With Brexit D-day looming, we want to make sure that you’re prepared for business travel post Brexit. The UK will be leaving the EU on the 31st January 2020 * (supposedly), so there’s not long left to get yourself prepared!
Now we’re not advising you to start stockpiling food like you’re one of the next doomsday preppers, we’re simply highlighting all of the necessary facts you need to know so that your business travel can run like clockwork… no matter what happens!
* Psst! This blog article will be updated should anything change between now and the 31st, such as a deal being agreed.
Get fully inclusive travel insurance – which covers healthcare
Make sure you’re passport fits in the guidelines
Check your driving documents are valid
Make sure you won’t be charged for data usage
You should never travel without insurance anyway, but now more than ever you need to make sure that your policy covers healthcare before you travel.
Currently, most travellers carry a free European Health Insurance Card (EHIC), which covers you for free or discounted medical care in all 28 EU countries (plus a few others). Post Brexit, this card may not be valid. So if you’re a UK national planning to travel to the EU, Norway, Iceland, Liechtenstein or Switzerland, be sure to check your insurance!
Also, worth double-checking, is if you have any pre-existing medical conditions, have a chat with your insurer and check if they cover you for this.
You may need to renew your British passport earlier if you’re planning to travel after Brexit.
On the day of travel, you’ll need to make sure that your passport has at least 6 months left and is less than 10 years old (regardless of if it has more than 6 months left).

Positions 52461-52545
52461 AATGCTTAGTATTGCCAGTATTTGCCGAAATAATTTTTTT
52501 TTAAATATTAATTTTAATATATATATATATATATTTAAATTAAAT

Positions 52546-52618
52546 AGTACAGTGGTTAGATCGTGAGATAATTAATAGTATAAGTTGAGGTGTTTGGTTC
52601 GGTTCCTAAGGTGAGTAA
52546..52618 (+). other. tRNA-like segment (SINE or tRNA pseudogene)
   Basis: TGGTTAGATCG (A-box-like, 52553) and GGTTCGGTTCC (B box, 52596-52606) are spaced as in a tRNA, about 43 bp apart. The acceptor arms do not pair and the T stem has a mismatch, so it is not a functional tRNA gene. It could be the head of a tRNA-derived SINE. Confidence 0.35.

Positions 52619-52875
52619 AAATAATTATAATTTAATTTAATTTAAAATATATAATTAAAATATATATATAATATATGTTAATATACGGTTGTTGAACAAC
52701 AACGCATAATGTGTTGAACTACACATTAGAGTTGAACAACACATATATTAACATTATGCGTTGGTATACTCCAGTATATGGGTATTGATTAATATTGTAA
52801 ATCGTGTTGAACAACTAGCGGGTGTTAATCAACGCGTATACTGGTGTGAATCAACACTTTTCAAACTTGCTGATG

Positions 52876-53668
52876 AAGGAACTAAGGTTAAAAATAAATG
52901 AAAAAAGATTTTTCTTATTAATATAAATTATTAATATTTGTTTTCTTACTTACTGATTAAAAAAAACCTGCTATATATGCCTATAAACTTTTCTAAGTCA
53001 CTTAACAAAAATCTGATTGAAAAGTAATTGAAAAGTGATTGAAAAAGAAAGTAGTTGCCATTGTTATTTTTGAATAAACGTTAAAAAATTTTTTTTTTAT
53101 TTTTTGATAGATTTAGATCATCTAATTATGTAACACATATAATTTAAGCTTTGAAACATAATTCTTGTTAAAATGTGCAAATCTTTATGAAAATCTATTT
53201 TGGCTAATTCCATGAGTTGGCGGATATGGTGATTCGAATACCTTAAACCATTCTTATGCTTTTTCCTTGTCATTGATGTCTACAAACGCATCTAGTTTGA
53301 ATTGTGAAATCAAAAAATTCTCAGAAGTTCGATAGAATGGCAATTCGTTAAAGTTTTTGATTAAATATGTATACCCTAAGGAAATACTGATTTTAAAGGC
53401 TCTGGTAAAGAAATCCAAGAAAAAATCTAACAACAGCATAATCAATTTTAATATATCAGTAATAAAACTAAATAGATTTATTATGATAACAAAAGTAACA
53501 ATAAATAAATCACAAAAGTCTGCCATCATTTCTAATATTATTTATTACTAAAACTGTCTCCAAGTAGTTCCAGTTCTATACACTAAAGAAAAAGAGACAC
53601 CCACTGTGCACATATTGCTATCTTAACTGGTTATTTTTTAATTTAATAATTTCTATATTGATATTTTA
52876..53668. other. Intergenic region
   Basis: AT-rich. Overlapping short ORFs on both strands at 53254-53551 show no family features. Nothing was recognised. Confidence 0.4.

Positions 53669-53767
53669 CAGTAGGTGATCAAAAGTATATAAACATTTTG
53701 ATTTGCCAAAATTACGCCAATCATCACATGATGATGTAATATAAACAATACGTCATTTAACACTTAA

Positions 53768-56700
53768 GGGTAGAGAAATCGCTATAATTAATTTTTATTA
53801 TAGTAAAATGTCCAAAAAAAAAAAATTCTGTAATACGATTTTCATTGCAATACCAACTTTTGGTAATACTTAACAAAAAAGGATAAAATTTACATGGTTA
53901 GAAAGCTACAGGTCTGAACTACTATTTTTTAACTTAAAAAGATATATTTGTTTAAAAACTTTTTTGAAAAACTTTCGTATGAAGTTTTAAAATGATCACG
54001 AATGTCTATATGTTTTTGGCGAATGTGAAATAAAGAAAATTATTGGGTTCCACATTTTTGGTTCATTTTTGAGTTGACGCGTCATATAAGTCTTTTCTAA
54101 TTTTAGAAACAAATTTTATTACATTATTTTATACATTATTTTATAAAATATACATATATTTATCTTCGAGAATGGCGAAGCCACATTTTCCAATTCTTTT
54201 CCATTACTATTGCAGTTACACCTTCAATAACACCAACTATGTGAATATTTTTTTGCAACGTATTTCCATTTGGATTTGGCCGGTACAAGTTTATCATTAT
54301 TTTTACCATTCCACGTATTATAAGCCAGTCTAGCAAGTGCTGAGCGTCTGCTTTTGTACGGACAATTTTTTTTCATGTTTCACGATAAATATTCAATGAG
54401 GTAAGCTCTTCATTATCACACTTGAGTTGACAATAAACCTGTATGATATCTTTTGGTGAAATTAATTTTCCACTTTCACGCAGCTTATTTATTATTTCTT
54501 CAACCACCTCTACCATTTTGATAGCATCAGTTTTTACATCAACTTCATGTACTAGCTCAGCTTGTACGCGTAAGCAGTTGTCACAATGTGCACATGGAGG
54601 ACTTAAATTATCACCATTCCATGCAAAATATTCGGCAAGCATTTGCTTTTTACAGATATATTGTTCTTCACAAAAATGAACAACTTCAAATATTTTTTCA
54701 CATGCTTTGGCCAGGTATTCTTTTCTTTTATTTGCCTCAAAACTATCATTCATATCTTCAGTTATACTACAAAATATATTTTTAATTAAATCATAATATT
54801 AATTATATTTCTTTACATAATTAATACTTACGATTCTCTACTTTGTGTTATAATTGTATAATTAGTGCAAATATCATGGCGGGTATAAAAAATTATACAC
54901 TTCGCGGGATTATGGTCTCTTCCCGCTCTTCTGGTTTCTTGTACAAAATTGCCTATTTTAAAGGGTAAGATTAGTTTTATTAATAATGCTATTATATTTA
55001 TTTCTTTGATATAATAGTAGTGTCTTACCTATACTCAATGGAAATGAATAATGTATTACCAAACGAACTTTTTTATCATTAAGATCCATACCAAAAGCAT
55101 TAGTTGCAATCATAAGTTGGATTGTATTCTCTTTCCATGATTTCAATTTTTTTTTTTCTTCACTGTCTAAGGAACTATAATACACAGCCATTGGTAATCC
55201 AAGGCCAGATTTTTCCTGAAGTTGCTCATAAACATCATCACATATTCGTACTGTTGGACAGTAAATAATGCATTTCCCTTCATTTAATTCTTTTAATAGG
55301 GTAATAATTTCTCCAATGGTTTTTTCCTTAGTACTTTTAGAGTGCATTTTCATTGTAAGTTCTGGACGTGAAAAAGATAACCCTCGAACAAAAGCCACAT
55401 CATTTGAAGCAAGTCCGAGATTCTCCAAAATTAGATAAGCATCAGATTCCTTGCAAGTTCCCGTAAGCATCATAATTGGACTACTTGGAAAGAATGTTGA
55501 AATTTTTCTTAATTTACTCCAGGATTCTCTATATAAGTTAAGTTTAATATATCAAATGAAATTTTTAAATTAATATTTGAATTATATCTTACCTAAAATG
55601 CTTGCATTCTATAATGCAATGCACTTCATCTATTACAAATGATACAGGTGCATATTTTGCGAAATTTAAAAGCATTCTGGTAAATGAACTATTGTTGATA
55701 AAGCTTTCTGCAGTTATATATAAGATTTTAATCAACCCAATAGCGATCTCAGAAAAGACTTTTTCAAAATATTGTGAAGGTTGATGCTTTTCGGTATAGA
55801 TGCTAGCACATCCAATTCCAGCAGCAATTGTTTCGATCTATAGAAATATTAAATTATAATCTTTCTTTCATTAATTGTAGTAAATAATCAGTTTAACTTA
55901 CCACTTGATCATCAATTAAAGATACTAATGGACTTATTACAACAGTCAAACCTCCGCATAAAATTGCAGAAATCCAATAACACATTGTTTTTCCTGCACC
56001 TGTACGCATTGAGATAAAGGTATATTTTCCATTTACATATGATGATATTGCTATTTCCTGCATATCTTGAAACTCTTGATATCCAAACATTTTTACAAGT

If you don’t renew it before travelling, you may not be able to travel to most EU countries. Use the Gov.uk tool to check whether your passport is valid for the country you plan to visit.
Please note – It takes a minimum of 3 weeks to renew your passport.
The likelihood that you’ll need extra driving documents post Brexit, is highly likely.
You may need an International Driving Permit (IDP) to drive in some countries. IDP’s are currently not required within the EU, however in the event of a ‘no deal’ Brexit, IDP’s may be required for people intending to drive in EU countries.
If you’re taking your own vehicle you’ll also need to ensure you have a GB sticker displayed and a ‘green card’. Green Cards are an international certificate of insurance issued by insurance providers in the UK, guaranteeing that you have the necessary third-party motor insurance cover for driving in the country being travelled to. Just get in touch with your insurance provider, who can provide you with one of these.
Please note – This can take up to a month to process, so make sure you factor in that time before travelling.
The UK is still a member of the EU until the 31st January, which means that all exisiting travel arrangements are still valid. You also have access to state medical care in any EU country as long as you have a valid EHIC card.
Should the government agree on a deal before the 31st January (fingers crossed), the UK will enter into a transition period, meaning everything should run like clockwork and remain the same during that period.
If the UK does leave the EU without a deal, there will be changes in the way you travel. Whilst we can’t predict what will happen in the next 12 months, we can ensure that we are fully equipped to handle your global business travel and ensure a continuity of service.
Under EU rules, the cost of making calls, sending messages or using the internet on your phone in the EU is the same as in the UK. If the UK leaves without a deal these rules will no longer apply (sorry no more Instagram)!
Some UK mobile providers have said they may continue to offer this benefit to customers. Before you travel, double-check with your provider about the costs of using your phone in the EU. After all, we don’t want you to be slapped with a £100 bill for playing Candy Crush abroad!